A year after the virus hit the U.S., Mr. Cuomo’s luster has faded, and Mr. DeSantis can claim vindication. The Sunshine State appears to have weathered the pandemic better than others like New York and California, which stayed locked down harder and longer.
Mortality data bear out this conclusion. The Covid death risk increases enormously with each decade of age. More than 80% of Covid deaths in the U.S. have occurred among seniors over 65. They make up a larger share of Florida’s population than any other state except Maine. Based on demographics, Florida’s per-capita Covid death rate would be expected to be one of the highest in the country.
Nope. Florida’s death rate is in the middle of the pack and only slightly higher than in California, which has a much younger population. Florida’s death rate among seniors is about 20% lower than California’s and 50% lower than New York’s, based on Centers for Disease Control and Prevention data.
Yonoson Rosenblum reminds us that science can (and should) inform our choices, but it does not (and cannot) supply correct answers for how we should choose. Failure to grasp this truth leads to tyranny – including Covid tyranny. Two slices:
The mindset of “eradication of disease” often causes us to charge ahead, oblivious to the attendant consequences. Prolonged lockdowns are one example. Supporters of indefinite lockdowns, almost all employed and working from home, acknowledge the “inconvenience.” A bit of an understatement for the destruction of 60 percent of small businesses and the employment that went with them. Or for 50 percent of chemo sessions missed; 40 percent of treatable strokes undiagnosed; cancer screenings put off; the loss of an entire school year in many cases; skyrocketing rates of alcoholism, drug overdoses, abuse; and the doubling of youth suicides.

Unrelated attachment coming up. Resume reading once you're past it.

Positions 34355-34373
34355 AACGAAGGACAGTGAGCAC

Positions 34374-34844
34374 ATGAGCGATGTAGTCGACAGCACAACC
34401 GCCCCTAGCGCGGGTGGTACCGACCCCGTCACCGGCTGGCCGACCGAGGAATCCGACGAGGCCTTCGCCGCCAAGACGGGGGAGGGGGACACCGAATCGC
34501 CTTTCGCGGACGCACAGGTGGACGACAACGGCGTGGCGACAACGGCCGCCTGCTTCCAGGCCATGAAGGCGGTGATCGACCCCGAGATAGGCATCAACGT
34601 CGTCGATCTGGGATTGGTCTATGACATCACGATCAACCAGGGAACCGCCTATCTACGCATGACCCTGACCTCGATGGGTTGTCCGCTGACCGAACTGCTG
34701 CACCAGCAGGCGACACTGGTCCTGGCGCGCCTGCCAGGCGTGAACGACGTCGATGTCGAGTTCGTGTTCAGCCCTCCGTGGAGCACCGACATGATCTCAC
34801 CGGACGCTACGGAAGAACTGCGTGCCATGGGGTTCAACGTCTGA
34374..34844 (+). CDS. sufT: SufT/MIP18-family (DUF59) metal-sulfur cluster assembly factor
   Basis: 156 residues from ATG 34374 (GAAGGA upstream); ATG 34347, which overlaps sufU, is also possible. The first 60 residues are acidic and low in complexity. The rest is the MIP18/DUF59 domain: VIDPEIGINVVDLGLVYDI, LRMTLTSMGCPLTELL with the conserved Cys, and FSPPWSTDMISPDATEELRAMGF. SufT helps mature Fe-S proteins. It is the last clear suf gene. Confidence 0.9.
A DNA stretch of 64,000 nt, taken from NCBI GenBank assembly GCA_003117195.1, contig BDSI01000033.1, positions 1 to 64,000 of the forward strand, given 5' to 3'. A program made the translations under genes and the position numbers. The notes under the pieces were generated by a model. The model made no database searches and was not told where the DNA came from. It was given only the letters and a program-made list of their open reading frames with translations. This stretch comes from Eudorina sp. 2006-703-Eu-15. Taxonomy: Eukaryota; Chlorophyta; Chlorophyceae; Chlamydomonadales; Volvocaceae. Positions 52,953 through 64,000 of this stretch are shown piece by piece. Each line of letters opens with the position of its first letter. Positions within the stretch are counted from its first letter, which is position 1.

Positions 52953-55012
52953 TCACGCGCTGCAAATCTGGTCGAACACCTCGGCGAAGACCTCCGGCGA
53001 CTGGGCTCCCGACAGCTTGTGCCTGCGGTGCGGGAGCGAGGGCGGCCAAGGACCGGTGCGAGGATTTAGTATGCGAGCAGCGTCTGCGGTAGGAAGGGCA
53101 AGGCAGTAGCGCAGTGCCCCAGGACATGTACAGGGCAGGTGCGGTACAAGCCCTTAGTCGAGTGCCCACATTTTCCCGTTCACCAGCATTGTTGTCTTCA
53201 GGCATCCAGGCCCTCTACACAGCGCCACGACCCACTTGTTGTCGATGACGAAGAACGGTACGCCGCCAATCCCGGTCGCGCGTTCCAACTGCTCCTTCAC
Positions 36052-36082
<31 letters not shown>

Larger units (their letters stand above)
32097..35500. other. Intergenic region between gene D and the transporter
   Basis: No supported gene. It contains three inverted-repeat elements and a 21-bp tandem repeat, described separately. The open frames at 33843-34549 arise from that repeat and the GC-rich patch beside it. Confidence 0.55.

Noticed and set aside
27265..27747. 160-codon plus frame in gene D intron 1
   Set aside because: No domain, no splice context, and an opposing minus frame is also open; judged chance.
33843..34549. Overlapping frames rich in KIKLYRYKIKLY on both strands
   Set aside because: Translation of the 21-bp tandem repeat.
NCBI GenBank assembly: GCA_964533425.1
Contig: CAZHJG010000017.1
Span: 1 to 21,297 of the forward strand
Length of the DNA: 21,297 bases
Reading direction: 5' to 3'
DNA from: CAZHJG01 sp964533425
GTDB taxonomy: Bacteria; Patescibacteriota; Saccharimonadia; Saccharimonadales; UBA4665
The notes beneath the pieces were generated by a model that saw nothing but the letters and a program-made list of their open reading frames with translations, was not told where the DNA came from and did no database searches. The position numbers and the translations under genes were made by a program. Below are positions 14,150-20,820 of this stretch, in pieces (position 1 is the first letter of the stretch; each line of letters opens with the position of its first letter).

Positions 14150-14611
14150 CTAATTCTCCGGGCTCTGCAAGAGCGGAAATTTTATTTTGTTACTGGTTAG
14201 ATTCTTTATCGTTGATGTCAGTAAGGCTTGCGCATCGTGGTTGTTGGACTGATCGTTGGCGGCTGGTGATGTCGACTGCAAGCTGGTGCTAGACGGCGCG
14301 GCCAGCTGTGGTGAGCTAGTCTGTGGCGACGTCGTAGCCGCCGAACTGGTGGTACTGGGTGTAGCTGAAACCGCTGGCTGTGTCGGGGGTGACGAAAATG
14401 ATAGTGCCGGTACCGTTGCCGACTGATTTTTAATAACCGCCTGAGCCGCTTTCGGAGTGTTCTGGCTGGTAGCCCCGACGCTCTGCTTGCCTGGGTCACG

WE LIVE in a science-driven society, and all educated people profess to “believe” in science. The most reassuring four words in English are, “Science says, ‘Do this.’ ” But what happens when scientists are contradicting themselves or other scientists? Since the beginning of the pandemic, WHO first told us the fatality rate was 3.4 percent, which turned out to be 0.4 percent. It advised against shutting off air travel from Wuhan, even as China had done so internally. It proclaimed masks to be pointless, even as it was contradicting itself by saying that they must be saved for emergency medical personnel. It strongly advocated for lockdowns, until changing course, upon recognizing that they might well lead to a doubling of world poverty and child malnutrition.
At the outset of the pandemic, Governor Andrew Cuomo encouraged New Yorkers to go on mingling without panic because “we have the best health care system in the world.” Five days later, he announced the first lockdown.
When “science says” is so rapidly fluctuating, our core identity as people of science is threatened. And we feel that we have reverted to the situation of our distant ancestors at the mercy of nature. Unable to live with ambiguity, we act in ways that are antithetical to science itself, including trying to shut down dissident voices. Google and Google-owned YouTube removed from the platforms voices questioning whether lockdowns were the best long-term strategy, on the grounds that they contradicted the WHO, which, as we have seen, is hardly the definitive word on our state of knowledge.
When Stanford’s John Ioannidis, one of the 100 most cited scientists in the world, published preliminary studies undermining WHO’s claimed fatality rate, his research was not merely critiqued; he was greeted with intense anger, and he was morally vilified for betraying “everything you stood for.”
Starting around the 16-minute and 30-second mark, the Ricochet Podcast talks with Laurence Fox, the actor who’s now running, in opposition to lockdowns, to be Mayor of London. And around the 38-minute and 30-second mark, the show is joined by Jay Bhattacharya. (Dr. Bhattacharya declares that “A vaccine passport is also immoral.” Hear, hear!)